The Iwaki Health Promotion Project, launched in 2005, is an annual health check-up. The participants were adult men and women living in the Iwaki region of Hirosaki city, Aomori prefecture, Japan [19]. All adult residents (approximately 6,000 people aged ≥20 years as of 2019) in this region were invited based on their resident registration. Approximately 10% of these adult residents participated voluntarily in the annual health check-up. Therefore, the inclusion criterion of this study was all adults (aged ≥20 years) who attended the health check-up. The exclusion criterion was participants who did not provide written informed consent. The present analysis was performed using data obtained from the 2019 and 2020 health check-ups, as a population-based cross-sectional study. The study was approved by the Ethics Committee of Hirosaki University School of Medicine (2019–009 and 2020-046-1) and conducted in accordance with the principles of the Declaration of Helsinki. Written informed consent was obtained from all the participants before each health check-up. This study was registered in the University Hospital Medical Information Network (UMIN-CTR, https://www.umin.ac.jp) prior to the analysis (UMIN ID: UMIN000036741).

Influenza infection

Influenza infection was assessed using a self-administered questionnaire according to a previous study [20]. The participants were asked if they had been infected with influenza in the past year (yes/no). They were expected to answer the questionnaire based on the doctor’s diagnosis using a commercial rapid diagnostic test kit, which has high sensitivity (97.1%) and specificity (89.2%) and is commonly used in clinical settings, such as outpatient clinics, in Japan [21, 22].

Visceral fat measurement

VFA was measured using a bioimpedance-type visceral fat meter (EW-FA90; Panasonic Corporation, Osaka, Japan), which is a certified medical device in Japan (No. 22500BZX00522000) for measuring VFA non-invasively [23]. Measurements obtained using this device were reported to be strongly correlated with those obtained using computed tomography, which is the gold standard for VFA measurement [24].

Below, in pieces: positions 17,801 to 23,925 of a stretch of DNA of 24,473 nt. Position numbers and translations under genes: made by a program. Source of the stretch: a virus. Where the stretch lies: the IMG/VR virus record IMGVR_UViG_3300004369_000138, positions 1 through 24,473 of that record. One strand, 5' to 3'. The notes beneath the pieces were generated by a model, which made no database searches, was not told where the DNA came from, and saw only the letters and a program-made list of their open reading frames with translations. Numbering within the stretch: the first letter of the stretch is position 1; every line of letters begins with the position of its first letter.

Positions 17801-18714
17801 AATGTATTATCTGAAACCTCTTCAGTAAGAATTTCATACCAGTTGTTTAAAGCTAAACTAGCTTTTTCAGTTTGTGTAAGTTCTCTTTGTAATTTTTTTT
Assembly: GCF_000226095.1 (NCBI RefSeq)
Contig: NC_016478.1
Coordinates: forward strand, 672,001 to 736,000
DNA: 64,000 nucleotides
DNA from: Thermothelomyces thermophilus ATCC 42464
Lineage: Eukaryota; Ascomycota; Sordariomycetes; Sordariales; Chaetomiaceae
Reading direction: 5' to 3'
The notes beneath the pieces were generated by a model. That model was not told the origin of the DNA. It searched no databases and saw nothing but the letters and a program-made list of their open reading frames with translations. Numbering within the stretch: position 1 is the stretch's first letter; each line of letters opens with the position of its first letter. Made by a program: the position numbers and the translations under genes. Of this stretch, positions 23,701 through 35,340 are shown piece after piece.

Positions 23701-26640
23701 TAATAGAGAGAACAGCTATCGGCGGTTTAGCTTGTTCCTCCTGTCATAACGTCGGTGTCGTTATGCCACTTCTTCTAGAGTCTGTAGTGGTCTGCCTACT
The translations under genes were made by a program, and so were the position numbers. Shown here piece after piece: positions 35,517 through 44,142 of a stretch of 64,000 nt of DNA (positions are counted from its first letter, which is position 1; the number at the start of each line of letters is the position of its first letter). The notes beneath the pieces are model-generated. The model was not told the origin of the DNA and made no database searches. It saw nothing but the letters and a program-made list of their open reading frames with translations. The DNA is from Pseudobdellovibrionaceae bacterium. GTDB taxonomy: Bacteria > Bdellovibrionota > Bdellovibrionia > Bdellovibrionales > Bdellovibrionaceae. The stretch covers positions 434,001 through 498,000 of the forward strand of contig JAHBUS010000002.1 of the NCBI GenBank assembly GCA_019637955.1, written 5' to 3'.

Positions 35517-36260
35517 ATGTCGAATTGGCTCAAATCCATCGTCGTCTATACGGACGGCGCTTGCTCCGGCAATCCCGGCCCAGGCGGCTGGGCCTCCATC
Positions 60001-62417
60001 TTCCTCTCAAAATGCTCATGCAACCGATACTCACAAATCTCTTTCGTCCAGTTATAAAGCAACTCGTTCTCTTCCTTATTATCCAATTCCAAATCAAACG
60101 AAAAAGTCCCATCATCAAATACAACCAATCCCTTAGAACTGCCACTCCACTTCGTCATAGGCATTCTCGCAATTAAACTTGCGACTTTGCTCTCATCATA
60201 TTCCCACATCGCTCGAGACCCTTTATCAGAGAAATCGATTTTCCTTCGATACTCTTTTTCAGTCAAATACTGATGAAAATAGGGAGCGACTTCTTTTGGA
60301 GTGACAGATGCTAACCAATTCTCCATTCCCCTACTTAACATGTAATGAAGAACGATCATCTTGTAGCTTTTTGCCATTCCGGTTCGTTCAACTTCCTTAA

According to the Japanese criteria for “obesity disease,” VFA < 100 cm2 was set as the reference category [25]. In addition, we set the cut-off points as follows: 100 ≤ VFA < 150 cm2, 150 ≤ VFA < 200 cm2, and 200 cm2 ≤ VFA.

Measurement of other parameters

Data on smoking habits (% current), alcohol intake (% current), exercise habit (% yes), number of habitual medications (diabetes, hypertension, and dyslipidemia), number of individuals living in the household (hereafter referred to as household size), education, and self-rated health scores were obtained through self-administered questionnaires. The self-rated health score was five-grade evaluation assessed by the question, “In general, would you say your health is (excellent, very good, good, fair, or poor).” The following clinical parameters were also measured: height; weight; BMI (calculated from height and body weight); systolic blood pressure; diastolic blood pressure; and blood glucose, hemoglobin A1c (HbA1c), low-density lipoprotein cholesterol (LDL cholesterol), high-density lipoprotein cholesterol (HDL cholesterol), and serum triglyceride levels. Blood samples were collected from the peripheral veins after ≥ 9 h fasting state. All laboratory measurements were outsourced to LSI Medience Co. (Tokyo, Japan) and conducted according to their standard operating procedure. BMI < 25 kg/m2 was set as the reference, and the cut-off points were 25 ≤ BMI ≤ 30 kg/m2 (obese class 1), 30 ≤ BMI < 35 kg/m2 (obese class 2), and 35 kg/m2 ≤ BMI (obese class 3 and 4) [25, 26]. Hypertension was defined as blood pressure ≥ 140/90 mmHg or the use of antihypertensive drugs [27]. Diabetes was defined as fasting blood glucose level ≥ 126 mg/dL, HbA1c  level ≥ 6.5%, or the use of antidiabetic drugs [28]. Dyslipidemia was defined as LDL cholesterol level  ≥ 140 mg/dL, HDL cholesterol  level < 40 mg/dL, triglyceride level ≥ 150 mg/dL, or the use of antidyslipidemic drugs [29].